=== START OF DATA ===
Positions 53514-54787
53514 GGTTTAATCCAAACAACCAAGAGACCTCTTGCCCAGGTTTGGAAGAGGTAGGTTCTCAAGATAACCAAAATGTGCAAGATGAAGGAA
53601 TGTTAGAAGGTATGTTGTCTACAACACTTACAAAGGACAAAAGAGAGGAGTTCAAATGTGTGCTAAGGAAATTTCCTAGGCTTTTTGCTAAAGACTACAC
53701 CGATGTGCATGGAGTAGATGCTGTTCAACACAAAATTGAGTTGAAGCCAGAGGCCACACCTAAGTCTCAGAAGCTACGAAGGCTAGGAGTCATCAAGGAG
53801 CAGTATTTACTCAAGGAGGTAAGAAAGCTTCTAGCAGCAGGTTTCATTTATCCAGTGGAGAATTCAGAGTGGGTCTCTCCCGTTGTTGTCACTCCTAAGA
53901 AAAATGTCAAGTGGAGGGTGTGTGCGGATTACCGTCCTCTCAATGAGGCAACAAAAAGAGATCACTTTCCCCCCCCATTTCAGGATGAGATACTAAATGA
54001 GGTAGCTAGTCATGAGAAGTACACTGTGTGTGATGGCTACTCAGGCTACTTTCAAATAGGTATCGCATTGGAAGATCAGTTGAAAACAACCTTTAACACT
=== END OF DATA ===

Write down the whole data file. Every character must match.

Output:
Positions 53514-54787
53514 GGTTTAATCCAAACAACCAAGAGACCTCTTGCCCAGGTTTGGAAGAGGTAGGTTCTCAAGATAACCAAAATGTGCAAGATGAAGGAA
53601 TGTTAGAAGGTATGTTGTCTACAACACTTACAAAGGACAAAAGAGAGGAGTTCAAATGTGTGCTAAGGAAATTTCCTAGGCTTTTTGCTAAAGACTACAC
53701 CGATGTGCATGGAGTAGATGCTGTTCAACACAAAATTGAGTTGAAGCCAGAGGCCACACCTAAGTCTCAGAAGCTACGAAGGCTAGGAGTCATCAAGGAG
53801 CAGTATTTACTCAAGGAGGTAAGAAAGCTTCTAGCAGCAGGTTTCATTTATCCAGTGGAGAATTCAGAGTGGGTCTCTCCCGTTGTTGTCACTCCTAAGA
53901 AAAATGTCAAGTGGAGGGTGTGTGCGGATTACCGTCCTCTCAATGAGGCAACAAAAAGAGATCACTTTCCCCCCCCATTTCAGGATGAGATACTAAATGA
54001 GGTAGCTAGTCATGAGAAGTACACTGTGTGTGATGGCTACTCAGGCTACTTTCAAATAGGTATCGCATTGGAAGATCAGTTGAAAACAACCTTTAACACT